(Exhibition text in English, referring to a QR code in the exhibition)


”Modern” is the new word in the 1920s. Short skirts and short hair are in fashion. Clothes have straight shapes, with no visible waist or bust. The new, elastic corset flattens the body and the bust flattener gives a slim silhouette. The new woman, the tomboy, la garçonne, the flapper, seeks a youthful style. Technological advances and a changing way of life give birth to a fast-paced, sporty lifestyle – in step with the times.

Skirts are at their shortest after the mid-1920s, and the waistline drops lower and lower. A new material, artificial silk, is used for nude-coloured stockings and underwear. Trousers, jumpers and comfortable sportswear are new. Knitwear is an important fashion detail.

But clothes are also art. The artistic creation of clothing is part of modernism’s quest for the transcendent modern life.


The 1925 Paris World Fair, the Exposition Internationale des Arts Décoratifs, showcases new expressions in architecture, arts and crafts. Experimental styles of the early 20th century are mixed with new influences. The result is the different styles that will eventually become known as Art Deco, Modernism and Swedish Grace.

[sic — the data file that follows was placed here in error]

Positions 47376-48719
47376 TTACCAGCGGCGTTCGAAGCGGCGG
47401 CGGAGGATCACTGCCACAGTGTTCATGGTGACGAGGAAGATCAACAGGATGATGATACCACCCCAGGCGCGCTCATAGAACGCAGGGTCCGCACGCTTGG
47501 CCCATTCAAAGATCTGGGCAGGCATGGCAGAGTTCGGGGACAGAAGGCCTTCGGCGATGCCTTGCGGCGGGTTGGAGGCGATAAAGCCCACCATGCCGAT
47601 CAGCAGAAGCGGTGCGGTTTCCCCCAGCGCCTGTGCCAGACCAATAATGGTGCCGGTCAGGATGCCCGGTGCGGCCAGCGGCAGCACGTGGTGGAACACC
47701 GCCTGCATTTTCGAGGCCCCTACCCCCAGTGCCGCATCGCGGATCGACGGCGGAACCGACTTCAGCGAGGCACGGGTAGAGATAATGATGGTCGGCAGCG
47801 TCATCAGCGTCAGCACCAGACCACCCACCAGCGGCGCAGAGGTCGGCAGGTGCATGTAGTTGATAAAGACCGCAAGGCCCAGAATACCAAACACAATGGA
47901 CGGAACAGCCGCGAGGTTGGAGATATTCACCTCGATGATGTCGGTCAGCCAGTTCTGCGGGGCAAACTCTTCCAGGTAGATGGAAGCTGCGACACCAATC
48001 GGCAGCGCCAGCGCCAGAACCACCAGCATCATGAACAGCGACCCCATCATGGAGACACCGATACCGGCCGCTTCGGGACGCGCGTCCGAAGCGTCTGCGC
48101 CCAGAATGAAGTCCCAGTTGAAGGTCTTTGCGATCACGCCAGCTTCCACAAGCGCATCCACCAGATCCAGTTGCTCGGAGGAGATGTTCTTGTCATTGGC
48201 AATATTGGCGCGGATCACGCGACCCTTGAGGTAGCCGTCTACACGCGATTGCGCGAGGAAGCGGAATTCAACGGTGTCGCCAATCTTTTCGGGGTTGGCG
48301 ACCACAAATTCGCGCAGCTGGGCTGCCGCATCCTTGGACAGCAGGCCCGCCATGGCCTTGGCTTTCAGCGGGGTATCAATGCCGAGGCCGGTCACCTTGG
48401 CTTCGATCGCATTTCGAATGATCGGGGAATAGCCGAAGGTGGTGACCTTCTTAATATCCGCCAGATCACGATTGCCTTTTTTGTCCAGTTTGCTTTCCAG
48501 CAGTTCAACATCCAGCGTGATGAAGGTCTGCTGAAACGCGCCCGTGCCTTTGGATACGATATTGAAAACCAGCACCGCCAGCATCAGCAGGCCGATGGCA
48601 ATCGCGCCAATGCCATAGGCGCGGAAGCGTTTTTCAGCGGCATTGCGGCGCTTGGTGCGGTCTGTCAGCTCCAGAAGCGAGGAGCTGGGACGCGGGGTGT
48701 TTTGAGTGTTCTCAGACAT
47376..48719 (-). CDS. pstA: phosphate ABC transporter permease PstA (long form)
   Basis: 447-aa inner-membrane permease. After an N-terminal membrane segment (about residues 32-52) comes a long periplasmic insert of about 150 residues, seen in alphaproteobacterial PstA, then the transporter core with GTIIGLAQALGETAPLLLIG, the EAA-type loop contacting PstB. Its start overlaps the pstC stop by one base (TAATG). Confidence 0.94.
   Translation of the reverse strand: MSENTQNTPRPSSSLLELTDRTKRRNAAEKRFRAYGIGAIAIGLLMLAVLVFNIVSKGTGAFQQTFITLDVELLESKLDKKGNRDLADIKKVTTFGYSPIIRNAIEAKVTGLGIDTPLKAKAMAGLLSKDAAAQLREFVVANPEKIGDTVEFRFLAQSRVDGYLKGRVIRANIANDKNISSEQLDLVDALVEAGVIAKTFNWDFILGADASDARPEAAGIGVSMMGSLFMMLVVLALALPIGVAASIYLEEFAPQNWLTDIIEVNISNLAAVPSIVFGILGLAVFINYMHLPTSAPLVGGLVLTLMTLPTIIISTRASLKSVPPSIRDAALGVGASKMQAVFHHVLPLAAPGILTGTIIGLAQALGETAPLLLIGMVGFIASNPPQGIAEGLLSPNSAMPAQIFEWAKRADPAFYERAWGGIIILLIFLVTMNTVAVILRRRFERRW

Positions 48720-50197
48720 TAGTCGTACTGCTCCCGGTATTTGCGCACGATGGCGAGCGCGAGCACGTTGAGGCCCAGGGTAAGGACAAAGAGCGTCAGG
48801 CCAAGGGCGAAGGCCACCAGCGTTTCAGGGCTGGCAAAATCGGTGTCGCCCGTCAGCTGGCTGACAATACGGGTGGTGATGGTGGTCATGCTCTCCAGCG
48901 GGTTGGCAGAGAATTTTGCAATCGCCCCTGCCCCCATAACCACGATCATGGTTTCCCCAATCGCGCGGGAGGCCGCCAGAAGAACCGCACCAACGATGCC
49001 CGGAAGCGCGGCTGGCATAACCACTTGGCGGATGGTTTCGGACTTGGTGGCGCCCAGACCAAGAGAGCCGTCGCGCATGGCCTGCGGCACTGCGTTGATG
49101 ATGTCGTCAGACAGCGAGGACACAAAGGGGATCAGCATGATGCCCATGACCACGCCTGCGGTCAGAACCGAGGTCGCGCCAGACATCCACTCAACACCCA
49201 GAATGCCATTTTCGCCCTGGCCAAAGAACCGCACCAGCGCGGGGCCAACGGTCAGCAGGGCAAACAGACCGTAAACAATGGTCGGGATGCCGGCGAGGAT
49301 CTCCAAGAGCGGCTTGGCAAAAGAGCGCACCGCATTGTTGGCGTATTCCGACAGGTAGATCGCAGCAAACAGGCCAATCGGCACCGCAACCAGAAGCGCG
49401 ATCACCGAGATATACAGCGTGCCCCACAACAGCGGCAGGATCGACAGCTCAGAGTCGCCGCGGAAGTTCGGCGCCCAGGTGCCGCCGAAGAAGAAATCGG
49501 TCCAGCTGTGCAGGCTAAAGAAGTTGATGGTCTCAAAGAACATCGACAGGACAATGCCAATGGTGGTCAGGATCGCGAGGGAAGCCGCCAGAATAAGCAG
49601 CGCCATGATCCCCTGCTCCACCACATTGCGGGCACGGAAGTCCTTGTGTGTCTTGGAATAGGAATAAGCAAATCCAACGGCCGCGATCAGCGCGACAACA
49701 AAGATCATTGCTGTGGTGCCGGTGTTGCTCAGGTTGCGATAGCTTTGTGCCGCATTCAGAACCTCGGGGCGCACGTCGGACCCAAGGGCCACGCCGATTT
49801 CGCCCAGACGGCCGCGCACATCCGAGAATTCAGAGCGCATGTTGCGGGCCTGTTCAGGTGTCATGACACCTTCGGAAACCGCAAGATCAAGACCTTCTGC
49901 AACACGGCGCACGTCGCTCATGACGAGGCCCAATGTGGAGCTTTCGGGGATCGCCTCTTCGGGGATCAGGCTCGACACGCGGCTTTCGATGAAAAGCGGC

Inspiration for the Art Deco style comes from different parts of the world. The political situation in Mexico stabilises and artists travel there. The discovery of Tutankhamun’s tomb contributes to an Egyptian-inspired style in everything from architecture to clothes and make-up.

Machines and streamlined vehicles signal a new era. Industry, technology and art are part of life. Everything is possible and everything is moving fast – like a whirlwind.


More about 2 20s (2 tjugotal)